Saturday, September 29, 2012

Practice the Principles Even at Work

We talk about practicing these principles in all of our affairs. And we so often come up short with the people we love and live with. But this week the idea of practicing the principles of recovery --At Work--has come up over and over. My workplace has been crazy busy. I have not been “practicing” very well. Three friends called this week with “Oh crap!” stories about themselves at work.

I’ve been writing about my Ten Commandments for the Workplace—I’ll share that next week. But it got me thinking about the best advice I’ve gotten over the years about how to be a better me at work. And a lot of that advice is in books.

So here is my list of suggested reading for practicing the principles at work:

Alcoholics Anonymous, A.A. World Services, Inc—yeah, the basic instructions.

When Things Fall Apart,  Pema Chodron—I listen to her over and over and over.

Leadership is an Art, Max DePree—simply brilliant.

Seeds of Grace, Sister Molly Monahan—very revealing about people politics and AA’s.

Paths to Recovery: Al-Anon Steps & Concepts,--the better basic instructions

Beautiful Swimmers, William W. Warner—a beautiful picture of people working hard.

An Autobiography, Anthony Trollope—the man knew how to write & how to supervise.

New and Selected Poems, Mary Oliver—breathe, slow down, it’s your life.

Anna Karenina, Leo Tolstoy—hand’s down the best management book ever.

Heart at Work, Jack Canfield—Buddhist perspective on work and organizations.

Getting Things Done, David Allen—half the battle is getting it done.

Drop the Rock, Bill Pittman—hee, hee, hee.

Work would be Great If It Weren’t for the People, Ronna Lichtenberg—she is wicked funny and a wickedly smart realist about how workplaces really work.

Wednesday, September 26, 2012

Carry The One

On Tuesday October 2nd I'll be joining the readers at the Albany Public Library to review the novel, "Carry the One" by Carol Anshaw. "Carry" is a stunnning story of a group of family and friends--young adults --who travese 25 years together.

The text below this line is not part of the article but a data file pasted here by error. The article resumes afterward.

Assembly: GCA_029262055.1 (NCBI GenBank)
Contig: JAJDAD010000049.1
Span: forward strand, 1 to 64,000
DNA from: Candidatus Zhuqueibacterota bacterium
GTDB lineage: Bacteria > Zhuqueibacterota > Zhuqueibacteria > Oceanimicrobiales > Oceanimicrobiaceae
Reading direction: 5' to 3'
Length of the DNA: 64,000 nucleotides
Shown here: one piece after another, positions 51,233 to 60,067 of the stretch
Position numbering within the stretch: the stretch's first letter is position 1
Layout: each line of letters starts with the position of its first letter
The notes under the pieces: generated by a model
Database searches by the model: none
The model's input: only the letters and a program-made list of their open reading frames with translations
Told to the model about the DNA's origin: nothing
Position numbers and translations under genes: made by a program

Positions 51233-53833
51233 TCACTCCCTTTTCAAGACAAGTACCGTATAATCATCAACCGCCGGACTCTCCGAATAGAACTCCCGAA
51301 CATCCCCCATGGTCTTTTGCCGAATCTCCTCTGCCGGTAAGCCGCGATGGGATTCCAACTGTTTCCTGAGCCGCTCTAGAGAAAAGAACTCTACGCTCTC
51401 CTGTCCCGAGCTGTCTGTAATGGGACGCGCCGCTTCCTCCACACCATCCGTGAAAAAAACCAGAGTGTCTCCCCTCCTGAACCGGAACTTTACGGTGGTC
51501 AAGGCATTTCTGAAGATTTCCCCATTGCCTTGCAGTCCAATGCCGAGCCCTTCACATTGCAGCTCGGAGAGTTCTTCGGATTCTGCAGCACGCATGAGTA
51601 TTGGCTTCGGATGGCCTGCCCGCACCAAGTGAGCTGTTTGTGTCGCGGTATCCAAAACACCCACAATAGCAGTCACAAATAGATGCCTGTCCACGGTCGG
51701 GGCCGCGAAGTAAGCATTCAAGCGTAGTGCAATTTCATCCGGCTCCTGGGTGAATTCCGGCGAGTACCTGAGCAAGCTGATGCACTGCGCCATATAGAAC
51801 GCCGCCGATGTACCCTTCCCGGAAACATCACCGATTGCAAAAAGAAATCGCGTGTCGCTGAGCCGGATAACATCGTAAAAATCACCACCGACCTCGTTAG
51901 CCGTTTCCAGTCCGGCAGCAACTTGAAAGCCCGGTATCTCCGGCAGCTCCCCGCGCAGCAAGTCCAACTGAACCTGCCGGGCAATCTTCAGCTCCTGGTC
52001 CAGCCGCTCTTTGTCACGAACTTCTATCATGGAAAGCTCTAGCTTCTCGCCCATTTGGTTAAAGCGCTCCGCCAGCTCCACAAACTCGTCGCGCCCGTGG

It is also a new entry in the  category, "addiction in fiction" and perhaps better than many books in that genre shows us how alcoholism and addiction can persevere, can hide and can forever change the lives of not just addicts but their families and friends as well.

Carry the One is a beautiful book. Anshaw will hook you deeply. Check it out.

To hear more or join the conversation please join us at the Albany Public Library--Washington Avenue on  Tuesday October 2nd. 12 to 1:30pm Bring your lunch!

Sunday, September 23, 2012

Rituals in Recovery

A ritual is a way of ordering life. And so people in recovery—where it takes a long time to return order to our lives—often create and value rituals. Rituals have power. Our faith communities teach us rituals to help us find faith and meaning in our lives. Almost all professional athletes have rituals—the order in which they dress, the things they do on game day, the special movements or gestures that precede their competition. Performers and artists have rituals. Dancers are governed by ritual. And after many years of recovery our rituals help us too.  

Many of us have rituals for our prayer and meditation practices. I light a candle each morning at my little altar in my bedroom—that altar is also part of my ritual. The altar makes it clear to me—only me—that this is prayer time. I’m sure my higher power does not care about the location or the accessories but having the altar, small prayer rug and that candle help me to pay attention to what I’m doing.

For meditation I have a small brass chime that makes a soft sound. I use the chime to start my ten minutes of meditation each day. It’s a reminder to my brain, “Oh that’s what we’re doing now.” Recently I began to use the timer on my phone to alert me when my sitting time is over. It’s a ritual and a helper: I don’t have to keep peeking at my watch when I’m meditating.

I’d love to hear about your rituals in recovery. Do you write your gratitude list? Do you write your tenth step inventory at night? Or do you say it out loud in the car as one friend does? Do you email to your sponsor each day? For many years in Overeaters Anonymous I called my sponsor every morning to commit my food. That external monitoring helped me get clear about my food and making the call was a daily ritual of commitment --and humility. I have not gone to OA in years but I still write down my food every day. That is a ritual of self-honesty.

Do you have any rituals you use at meetings? I know a woman who tried to always sit in the same chair, and another who always sits in the front row to make herself pay attention. Years ago someone taught me to, “Always look at each person as they speak, it will help you hear them.” Do you have something you do as your gesture of truly being present at a meeting?

Rituals reinforce habits --and recovery is really a series of positive, healthy habits. Having a ritual erases any  question of, “Should I or shouldn’t I?” The renowned choreographer Twyla Tharp talks about artistic rituals in her wonderful book, “The Creative Habit”. She writes, “Rituals are the mechanism by which we convert the chemistry of pessimism into optimism.”

Tuesday, September 18, 2012